Since winning the election in 2004, Montana governor Brian Schweitzer has been a darling of the liberal blogosphere. An independent-minded pro-choice, pro-gun rancher, he embodies the resurgence of the Democratic Party in the West, and at one point was rumored to be a possible VP pick. But in his home state, Schweitzer is becoming better known for another policy: He’s a leading advocate of the nation’s dirtiest fuel. In a state said to have Saudi Arabia-sized reserves of coal, it’s politically risky at best for any governor to push for such a dramatic rise in mining, risking both increased greenhouse emissions and a reversal of decades-old environmental protections.
Coal is the unloved stepchild of the energy family. It is messy to extract, expensive to transport, and produces huge volumes of greenhouse gases—far more per unit of energy than other fuels like natural gas and even petroleum. But coal provides half the nation’s electricity, and more than one-third of all US coal is dug from a string of enormous strip mines stretching along the east side of Wyoming—a fact that has some Montanans jealous. “This governor is very aggressive on clean coal,” says Evan Barrett, the governor’s economic policy adviser.
The fact that Montana’s vast coal reserves—about twice the size of Wyoming’s—sit largely untouched under the high plains is one of the environmental movement’s early success stories. Stung by the devastation left from decades of copper and hard rock mining, Montana in the 1970s began levying high taxes on mining companies. Wyoming encouraged the industry, and generated a $4 billion trust fund that is now being used to pay for school construction and educational improvements.
“I look at the way they invest that extra money in Wyoming with envy, sure,” admits Kendall Van Dyk, a Democratic state representative from Billings who works for Trout Unlimited, an environmental organization. Van Dyk says he’s worried about what strip-mining could do to the environment (and, consequently, tourism) in Montana. But, he adds, “I don’t believe we can or should remove coal from the country’s energy portfolio.” The state is now permitting a major expansion of a mine at Bull Mountain, which by itself is expected to increase the state’s output by about 35 percent. It is also preparing to sell off some coal reserves under state land, and there are proposals for new rail lines to further accelerate mining development.
Part of the motivation for mining Montana’s coal is price: $130-a-barrel oil has sent up the cost of other fuels. High-quality northern Appalachia coal, for instance, has traded recently at more than $140 a ton, compared with less than $30 five years ago. Yet coal is only competitive as long as the environmental costs aren’t factored in. If Congress were to establish either a carbon tax or a cap-and-trade system, the cost of burning it could sharply increase—one reason why many utilities have postponed or abandoned plans for new coal-fired power plants.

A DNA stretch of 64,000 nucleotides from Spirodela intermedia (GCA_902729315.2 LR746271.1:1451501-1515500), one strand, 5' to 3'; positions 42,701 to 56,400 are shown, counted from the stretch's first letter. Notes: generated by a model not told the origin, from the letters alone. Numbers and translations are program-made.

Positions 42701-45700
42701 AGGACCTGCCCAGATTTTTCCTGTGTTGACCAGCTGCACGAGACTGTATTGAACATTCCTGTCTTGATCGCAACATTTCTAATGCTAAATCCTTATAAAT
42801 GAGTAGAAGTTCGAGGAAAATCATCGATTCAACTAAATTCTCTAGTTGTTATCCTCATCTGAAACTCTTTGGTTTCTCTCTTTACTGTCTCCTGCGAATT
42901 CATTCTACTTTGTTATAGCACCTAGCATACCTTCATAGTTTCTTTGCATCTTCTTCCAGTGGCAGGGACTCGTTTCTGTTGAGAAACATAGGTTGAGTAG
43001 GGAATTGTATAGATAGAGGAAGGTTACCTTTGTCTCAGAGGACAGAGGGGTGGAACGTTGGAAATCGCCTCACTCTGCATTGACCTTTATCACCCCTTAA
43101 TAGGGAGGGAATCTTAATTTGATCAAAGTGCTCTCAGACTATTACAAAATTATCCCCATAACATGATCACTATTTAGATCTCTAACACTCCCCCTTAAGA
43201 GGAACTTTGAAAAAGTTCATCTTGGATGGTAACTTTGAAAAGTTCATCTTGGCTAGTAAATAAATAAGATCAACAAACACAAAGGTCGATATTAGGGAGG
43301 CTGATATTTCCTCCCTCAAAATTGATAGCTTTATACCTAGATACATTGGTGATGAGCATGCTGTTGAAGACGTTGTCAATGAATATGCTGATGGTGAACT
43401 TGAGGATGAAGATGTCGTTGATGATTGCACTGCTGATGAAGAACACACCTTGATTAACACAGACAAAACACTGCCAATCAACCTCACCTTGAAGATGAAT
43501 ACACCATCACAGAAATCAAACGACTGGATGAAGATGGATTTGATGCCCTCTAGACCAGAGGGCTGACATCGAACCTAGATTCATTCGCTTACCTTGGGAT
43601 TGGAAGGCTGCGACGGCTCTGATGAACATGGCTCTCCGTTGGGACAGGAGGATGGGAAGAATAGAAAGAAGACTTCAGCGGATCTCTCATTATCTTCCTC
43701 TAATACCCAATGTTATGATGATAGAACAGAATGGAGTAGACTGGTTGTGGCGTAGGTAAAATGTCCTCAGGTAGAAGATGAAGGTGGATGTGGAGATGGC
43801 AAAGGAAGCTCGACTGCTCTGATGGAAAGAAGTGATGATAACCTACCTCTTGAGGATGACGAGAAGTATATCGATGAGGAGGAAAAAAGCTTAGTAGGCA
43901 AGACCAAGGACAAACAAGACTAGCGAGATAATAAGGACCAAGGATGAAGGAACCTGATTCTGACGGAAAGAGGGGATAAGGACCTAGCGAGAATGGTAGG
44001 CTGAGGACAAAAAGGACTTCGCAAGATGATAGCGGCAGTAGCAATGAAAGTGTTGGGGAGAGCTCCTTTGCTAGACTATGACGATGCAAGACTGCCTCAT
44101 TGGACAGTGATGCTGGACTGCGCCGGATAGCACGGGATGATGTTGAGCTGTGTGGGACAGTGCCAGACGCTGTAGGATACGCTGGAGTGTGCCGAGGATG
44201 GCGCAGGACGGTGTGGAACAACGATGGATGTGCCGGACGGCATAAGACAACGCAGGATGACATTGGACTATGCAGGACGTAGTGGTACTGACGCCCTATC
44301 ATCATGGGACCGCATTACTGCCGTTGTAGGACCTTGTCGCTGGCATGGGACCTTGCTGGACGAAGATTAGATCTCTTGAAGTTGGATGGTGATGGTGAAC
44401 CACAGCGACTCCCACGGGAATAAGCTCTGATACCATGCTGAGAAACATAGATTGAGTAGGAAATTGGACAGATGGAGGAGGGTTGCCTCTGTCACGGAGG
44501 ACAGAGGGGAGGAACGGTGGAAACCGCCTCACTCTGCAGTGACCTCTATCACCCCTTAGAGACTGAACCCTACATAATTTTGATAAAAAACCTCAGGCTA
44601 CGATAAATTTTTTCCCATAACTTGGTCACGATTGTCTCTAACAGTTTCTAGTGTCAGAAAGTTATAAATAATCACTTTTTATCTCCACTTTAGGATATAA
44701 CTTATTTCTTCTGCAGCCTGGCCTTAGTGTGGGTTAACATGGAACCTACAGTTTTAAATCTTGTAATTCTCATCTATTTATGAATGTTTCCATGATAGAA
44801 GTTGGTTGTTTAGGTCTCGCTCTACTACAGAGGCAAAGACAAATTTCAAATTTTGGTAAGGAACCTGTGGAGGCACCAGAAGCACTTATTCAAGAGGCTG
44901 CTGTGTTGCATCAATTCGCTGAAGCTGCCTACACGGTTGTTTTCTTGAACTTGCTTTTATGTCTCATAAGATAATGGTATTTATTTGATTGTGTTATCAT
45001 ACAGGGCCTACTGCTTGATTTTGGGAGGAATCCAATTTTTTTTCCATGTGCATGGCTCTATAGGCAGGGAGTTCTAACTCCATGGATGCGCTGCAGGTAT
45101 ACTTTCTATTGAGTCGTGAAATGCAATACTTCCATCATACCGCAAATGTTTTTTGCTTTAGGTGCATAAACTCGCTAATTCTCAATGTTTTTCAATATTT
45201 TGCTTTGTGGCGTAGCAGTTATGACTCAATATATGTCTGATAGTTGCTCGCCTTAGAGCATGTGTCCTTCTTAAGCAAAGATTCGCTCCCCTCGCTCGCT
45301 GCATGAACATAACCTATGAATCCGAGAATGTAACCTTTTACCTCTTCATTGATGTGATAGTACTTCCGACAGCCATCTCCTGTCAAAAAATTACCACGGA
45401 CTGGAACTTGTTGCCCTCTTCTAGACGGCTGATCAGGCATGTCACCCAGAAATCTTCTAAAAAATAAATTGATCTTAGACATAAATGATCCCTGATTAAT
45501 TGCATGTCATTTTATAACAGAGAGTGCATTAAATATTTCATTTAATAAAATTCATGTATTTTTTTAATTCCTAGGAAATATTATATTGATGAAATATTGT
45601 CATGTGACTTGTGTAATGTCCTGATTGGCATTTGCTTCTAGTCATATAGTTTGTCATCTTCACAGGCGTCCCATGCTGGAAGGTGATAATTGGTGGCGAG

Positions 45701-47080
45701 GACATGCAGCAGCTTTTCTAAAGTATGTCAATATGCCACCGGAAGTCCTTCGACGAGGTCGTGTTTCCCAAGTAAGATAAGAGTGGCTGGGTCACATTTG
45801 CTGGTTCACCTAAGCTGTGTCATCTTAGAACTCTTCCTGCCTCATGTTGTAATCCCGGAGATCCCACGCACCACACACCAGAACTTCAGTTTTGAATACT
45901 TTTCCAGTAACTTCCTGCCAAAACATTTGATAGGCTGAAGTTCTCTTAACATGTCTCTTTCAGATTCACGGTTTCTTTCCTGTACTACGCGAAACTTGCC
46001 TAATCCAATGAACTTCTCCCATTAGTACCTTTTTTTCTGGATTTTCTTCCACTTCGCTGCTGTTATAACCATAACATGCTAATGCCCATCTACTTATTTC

Barrett says Gov. Schweitzer believes Montana’s coal should be transformed into diesel fuel or used at new “clean coal” power plants that he hopes will be built in the future—though none have been proposed yet, and many experts believe that zero-emission commercial plants are decades away. Until then, Montana’s coal will be burned the old-fashioned way; Barrett says that, while Schweitzer’s aim was to only use “clean” methods near the mines, coal shipped out of state would be “technology neutral”—in other words, Montana would wash its hands of it.
Schweitzer’s policy has soured some environmentalists, who note that mine expansion will foul both the air and good ranching land for a short-term boost in tax revenues. But, notes Beth Kaeding, chairwoman of the Northern Plains Resource Council, the only way to survive as a Democrat in a red state may be to offer something to everyone. Schweitzer may have angered some Democrats with his mining talk, but he has mitigated that by pushing for more wind energy and his efforts to limit coal-bed methane wells. “Schweitzer has to walk a fine line and what he’s done has made him very popular in the state in general,” Kaeding says. And, notes Denver-based political consultant Rick Ridder, Schweitzer’s reelection this year is so important to national party leaders eager to build a base in the West that few have complained about his coal program.
“We’re at another decision point, like we were in the ’70s,” says Michael Gustafson, an energy and resources investor who is planning to finance a new rail line to facilitate the coal expansion. If everything works out, he adds, Montana could double its output of coal in a decade. “It’s all about capturing that opportunity right now.”